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School Library Handbook


Always consult your school or district’s collection development policy, selection policy and/or weeding policy for criteria in developing your library collections. That is the main guideline for the collection. If your district does not have a collection development policy that outlines the selection and weeding criteria, then developing a policy is a critical next step. More information about selection policies can be found in the “Policies” section of this document.


The best part about school libraries is that they are more than just print materials: they are e-resources, audio, visual, and now, maker spaces.  Print materials are still critical, but additional formats enhance student education. Many helpful resources are available to aid in material selection. These come in the form of reviews, vendors, webinars, online courses, and more. Also, Professional Learning Networks (PLN’s) can offer valuable insight. Following are some general guidelines for beefing up your collection or starting from scratch.


Community: Identify who is using your library and what they need. School libraries differ from public and other types of libraries in the materials they select because the needs of their communities are different. When making selection decisions, keep in mind why your community is using your type of library.


Quality of the collection is another factor to consider. Is the collection current? When Pluto lost its planet status, librarians had the unseemly task of weeding those now-inaccurate books from the collection and purchasing new books with accurate information. This is especially relevant to the non-fiction collection, but the fiction section also needs to contain contemporary literature. Sometimes classics are revamped by publishers with updated covers to make them more appealing to kids. Despite the adage “Don’t judge a book by its cover” many kids, and adults for that matter, are reluctant to read books that sport outdated covers or time-yellowed pages. That being said, age-appropriate classics certainly have a place in the 21st century school library. Making sure that the collection contains reliable, accurate, and current information is the goal.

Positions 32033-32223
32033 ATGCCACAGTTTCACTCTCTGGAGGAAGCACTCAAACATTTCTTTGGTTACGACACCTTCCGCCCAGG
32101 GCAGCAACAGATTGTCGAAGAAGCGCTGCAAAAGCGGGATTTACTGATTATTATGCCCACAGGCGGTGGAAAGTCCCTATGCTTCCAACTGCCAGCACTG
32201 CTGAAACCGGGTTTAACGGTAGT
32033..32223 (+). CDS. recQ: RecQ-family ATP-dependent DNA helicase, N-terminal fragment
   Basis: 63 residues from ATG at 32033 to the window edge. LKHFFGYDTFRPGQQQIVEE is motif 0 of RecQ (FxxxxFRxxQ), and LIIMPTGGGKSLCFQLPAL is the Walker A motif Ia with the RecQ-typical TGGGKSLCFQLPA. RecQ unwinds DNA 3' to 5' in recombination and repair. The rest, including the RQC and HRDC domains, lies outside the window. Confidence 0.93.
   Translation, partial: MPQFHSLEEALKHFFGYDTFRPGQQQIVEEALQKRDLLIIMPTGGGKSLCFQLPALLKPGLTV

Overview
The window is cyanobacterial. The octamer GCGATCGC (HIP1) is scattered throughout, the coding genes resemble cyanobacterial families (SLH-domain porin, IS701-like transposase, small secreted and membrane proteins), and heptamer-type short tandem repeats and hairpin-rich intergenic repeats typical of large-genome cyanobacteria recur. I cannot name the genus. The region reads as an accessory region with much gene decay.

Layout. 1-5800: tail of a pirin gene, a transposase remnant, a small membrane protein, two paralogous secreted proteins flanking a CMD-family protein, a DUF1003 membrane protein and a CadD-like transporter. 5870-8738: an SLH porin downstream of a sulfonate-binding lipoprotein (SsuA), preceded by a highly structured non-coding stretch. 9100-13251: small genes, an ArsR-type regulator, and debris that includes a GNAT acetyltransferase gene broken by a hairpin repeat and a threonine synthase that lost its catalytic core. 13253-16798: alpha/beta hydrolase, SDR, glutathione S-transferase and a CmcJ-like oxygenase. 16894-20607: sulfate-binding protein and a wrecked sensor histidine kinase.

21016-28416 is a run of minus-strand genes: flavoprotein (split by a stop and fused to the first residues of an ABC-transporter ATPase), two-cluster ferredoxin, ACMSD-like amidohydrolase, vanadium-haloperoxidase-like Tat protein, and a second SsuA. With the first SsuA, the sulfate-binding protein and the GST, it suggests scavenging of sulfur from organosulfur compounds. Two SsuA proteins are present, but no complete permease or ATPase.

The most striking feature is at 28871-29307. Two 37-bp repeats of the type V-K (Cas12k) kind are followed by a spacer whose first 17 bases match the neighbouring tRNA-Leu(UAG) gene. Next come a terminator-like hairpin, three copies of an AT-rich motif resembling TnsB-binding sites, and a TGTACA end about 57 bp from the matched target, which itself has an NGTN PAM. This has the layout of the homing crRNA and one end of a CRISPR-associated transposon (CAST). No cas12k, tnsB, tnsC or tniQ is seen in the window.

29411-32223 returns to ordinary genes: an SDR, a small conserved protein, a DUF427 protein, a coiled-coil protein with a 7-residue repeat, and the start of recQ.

Budget is a critical component of building the library collection. As the manager of the library it is important to utilize those funds for the best interest of the school community. Buying materials without following selection policy guidelines, not utilizing reviews (or exploring them firsthand), or not listening to the needs of the school community is not good management. This can result in poor quality materials, irrelevant, or inaccurate resources. This is not what our students deserve. Making good decisions is time-consuming and sometimes difficult without the proper information. Vendors like Follett, Mackin, and Junior Library Guild offer material selection services tailored to fit your collection and budget. Sometimes quality is more important than quantity, especially when we are talking about a school library!


The school collection should contain items that:

·     Support curriculum and standards

·     Are appropriate for the school community– developmentally and intellectually

·     Are of interest to the school community

·     Have favorable reviews and recommendations

·     Are representative of different viewpoints

·     Are current, relevant, accurate, and from reputable publishers

·     Are in a variety of formats– print, ebooks, graphic novels, apps, audio, video, magazines, databases, websites, music


Along with developing your school library collection by acquiring new materials comes the challenging task of removing outdated and unused items that take up valuable space. This is the task of deselection, aka weeding, an important part of the life cycle of a library collection. Weeding an old and rugged collection can be very refreshing; trying to weed a fairly contemporary collection can be very challenging. Some items seem obvious to pull from the collection because they are beat up, past the point of any more repairs, or simply reflect outdated design. Other items may look new and attractive, but contain misinformation, are no longer relevant to the curriculum or school community, or are unused duplicates. Some items can be replaced; some items should go away forever.


No matter the situation, weeding is a necessary part of collection maintenance. Quality school libraries are dynamic, relevant, and ever-changing to meet the needs of the population they serve.


Reasons for weeding include:

  • Keep collection relevant to the community you serve
  • Reduce overcrowding
  • Easier for students and teachers to find what they are looking for
  • Make space for new items
  • Ensure your library has current, accurate materials
  • Keep your collection fresh and attractive


Many resources are available to make the job easier and to make sure the weeding is consistent. However, the first step in weeding a school library collection is to check the school and district’s collection development/deselection policy.


Using a reliable weeding method such as CREW or MUSTY/MUSTIE provides structure and direction when undertaking this task. It also provides accountability measures in the event that a stakeholder misunderstands the intent of weeding. More information about these methods is found in the links on this page. Some of these resources also cover what to do with the items you have weeded, such as recycling or donating them. 


Article about weeding from School Library Journal:

CREW Method:

MUSTY Method:

FRESH Method:







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Your library may license resources not listed here. Please check with your local library for a complete list of available resources.

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